Greeks Form Coalition to End Political Stalemate
June 21, 2012
By: Garrett Nada | Printer Friendly
On June 17, Greeks voted in a new parliamentary election after several rounds of negotiations following the May 6 vote failed to produce a government. Extremist parties on both the left and the right had performed unusually well in the May 6 election, which made coalition negotiations particularly difficult. However, in the June 17 election, the fringe parties lost support.
According to the BBC and the Greek Interior Ministry, the two far-right parties, the Golden Dawn (a neo-Nazi party) and the Independent Greeks, lost a combined 16 seats in the June election compared to the May results. Likewise the Communist Party of Greece previously won 26 seats but only secured 12 seats on June 17. The center-right New Democracy party gained 21 seats for a total of 129, enabling it to form a centrist coalition with the moderate socialist Pasok party and the Democratic Left party. The coalition includes 179 seats in the 300-seat parliament.
On June 20, Antonis Samaras, the head of the New Democracy party, was sworn in as Greece’s new prime minister. According to the BBC, Samaras is an economist by training but has been involved in politics for 35 years. He was first elected to parliament in 1977. At the same time, Chairman of the National Bank of Greece Vasilios Rapanos was named as the new finance minister. Rapanos is also an economist and participated in negotiations on Greece’s debt restructuring in early 2012. He and the new government face serious challenges as the Greek economic crisis worsens. The coalition is hoping to buy Greece another two years to meet the fiscal targets set by the other euro zone countries.
Although it seems that Greece will remain in the euro zone for now, Reuters reported that Morgan Stanley Capital International (MSCI) may still downgrade Greece to the status of an “emerging market.” Although MSCI is typically slow to upgrade a country’s status, it has never downgraded a country’s status. The head of index management at MSCI, Sebastien Lieblich, told Reuters that “Greece would have quite a long way to go before it fell below the threshold, but these days anything is possible.”
Reuters’ analysts noted that a sharp devaluation of Greece’s currency could quickly pull the country below the required MSCI benchmark of an annual per capita income of $15,000 US. However, Greece would need to abandon the Euro and introduce a national currency in order to devaluate. For now, the new ruling coalition in Greece seems committed to staying in the euro zone. On the other hand, devaluing a new national currency would make it easier for Greece to pay off its debt and perhaps attract investors. This option may look increasingly tempting if Greece cannot buy itself more time to meet its financial obligations to the euro zone countries.
One member of Syriza, the Greek opposition party, wants to fundamentally change the relationship between Greece and the euro zone. Reuters interviewed Manolis Glezos, an 89 year-old leftist who wants Greece to renegotiate the €130 billion bailout package with Germany. He claims that Germany never fully compensated Greece for the Nazi occupation of Greece from 1941 to 1944 and a loan that Greece was forced to make in 1941 to fund the Nazi war effort. By his calculations, the total adjusted value of reparations for the occupation and loan total €162 billion without interest, €32 billion more than the bailout package. In April, the German Foreign Ministry responded to Glezos’ allegations, stating that Germany had “went beyond its legal obligations” in paying more reparations to Greece than was required. Glezos used extreme language in the interview with Reuters, even asking rhetorically if Angela Merkel wants “revenge on the Greek people” for rejecting the Nazis. His party will dominate the opposition in parliament. Syriza took 71 seats in the election, second only to the New Democracy party.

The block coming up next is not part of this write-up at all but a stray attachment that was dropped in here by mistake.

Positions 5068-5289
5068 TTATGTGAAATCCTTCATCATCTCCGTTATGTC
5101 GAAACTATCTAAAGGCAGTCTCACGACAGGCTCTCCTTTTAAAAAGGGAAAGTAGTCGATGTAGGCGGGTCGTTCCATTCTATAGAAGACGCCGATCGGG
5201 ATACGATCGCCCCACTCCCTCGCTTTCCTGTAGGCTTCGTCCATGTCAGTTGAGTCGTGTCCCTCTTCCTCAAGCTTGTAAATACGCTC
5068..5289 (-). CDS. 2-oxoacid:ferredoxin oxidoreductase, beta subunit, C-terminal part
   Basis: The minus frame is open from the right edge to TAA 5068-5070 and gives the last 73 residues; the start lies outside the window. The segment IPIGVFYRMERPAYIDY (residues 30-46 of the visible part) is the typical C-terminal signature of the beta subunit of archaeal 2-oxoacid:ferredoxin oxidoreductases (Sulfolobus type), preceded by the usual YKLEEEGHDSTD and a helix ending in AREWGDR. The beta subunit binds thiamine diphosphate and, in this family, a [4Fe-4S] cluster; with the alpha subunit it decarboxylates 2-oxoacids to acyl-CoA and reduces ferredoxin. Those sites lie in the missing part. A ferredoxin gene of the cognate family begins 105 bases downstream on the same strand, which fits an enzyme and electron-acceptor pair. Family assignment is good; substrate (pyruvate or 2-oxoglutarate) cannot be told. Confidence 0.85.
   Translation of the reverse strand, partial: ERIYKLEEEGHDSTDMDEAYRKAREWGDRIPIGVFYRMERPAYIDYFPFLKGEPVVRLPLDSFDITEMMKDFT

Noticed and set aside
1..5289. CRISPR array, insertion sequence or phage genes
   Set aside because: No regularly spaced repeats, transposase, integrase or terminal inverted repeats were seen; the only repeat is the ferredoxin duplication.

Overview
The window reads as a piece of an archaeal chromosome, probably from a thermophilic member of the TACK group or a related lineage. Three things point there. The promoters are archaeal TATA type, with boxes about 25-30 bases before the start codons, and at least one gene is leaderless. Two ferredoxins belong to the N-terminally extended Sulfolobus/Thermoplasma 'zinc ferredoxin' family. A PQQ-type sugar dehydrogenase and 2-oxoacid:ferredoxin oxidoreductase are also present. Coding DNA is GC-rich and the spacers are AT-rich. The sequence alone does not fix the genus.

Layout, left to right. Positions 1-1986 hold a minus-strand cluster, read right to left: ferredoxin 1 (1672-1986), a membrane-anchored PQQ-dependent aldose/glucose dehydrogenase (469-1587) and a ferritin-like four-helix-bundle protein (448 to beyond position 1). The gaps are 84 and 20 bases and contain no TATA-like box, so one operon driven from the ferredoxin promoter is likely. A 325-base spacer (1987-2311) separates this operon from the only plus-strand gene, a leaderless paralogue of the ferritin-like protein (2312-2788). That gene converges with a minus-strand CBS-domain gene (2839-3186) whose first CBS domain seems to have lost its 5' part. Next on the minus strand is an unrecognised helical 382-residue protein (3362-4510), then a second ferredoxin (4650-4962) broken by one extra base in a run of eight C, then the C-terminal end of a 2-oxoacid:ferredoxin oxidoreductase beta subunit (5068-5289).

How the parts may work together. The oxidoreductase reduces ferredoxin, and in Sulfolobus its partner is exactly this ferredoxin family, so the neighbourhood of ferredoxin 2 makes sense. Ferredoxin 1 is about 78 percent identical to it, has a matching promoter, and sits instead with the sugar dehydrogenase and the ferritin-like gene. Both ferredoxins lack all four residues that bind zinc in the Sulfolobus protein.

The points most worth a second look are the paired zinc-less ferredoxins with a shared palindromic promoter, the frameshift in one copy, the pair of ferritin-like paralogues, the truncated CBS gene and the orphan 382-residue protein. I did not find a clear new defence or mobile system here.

Although the national debt is an important issue, Greek citizens are extremely concerned about the status of their pensions, which were cut in March 2012. Bloomberg reported on strikes in the public transportation public sector in reaction the previous cut. The new government will likely adopt measures to satisfy the angry public, which has suffered from two years of strict austerity measures. According to the BBC, the coalition parties will attempt to prevent further cuts to pensions and salaries. The New Democracy party made a campaign promise to slash the top personal income-tax to 32 percent from 45 percent and the value-added tax on restaurant meals. However, it is not clear if Pasok and the Democratic Left support these moves. The economic crisis will likely dominate the agenda of the incoming parliament for months to come.
For previous news on Greece, please see:
Radical Parties Make Significant Gains in Greek Elections
BBC - Antonis Samaras sworn in as new Greece prime minister
BBC - Greek coalition talks: Key players
Bloomberg - Greece Parliament Approves Pension, Health Cuts in Race for Second Bailout
Reuters - Analysis: Greece may still become an emerging market - again
Reuters - Sums are wrong: Germany owes Greece, leftist says
The Wall Street Journal - Greece Reaches Deal to Form Government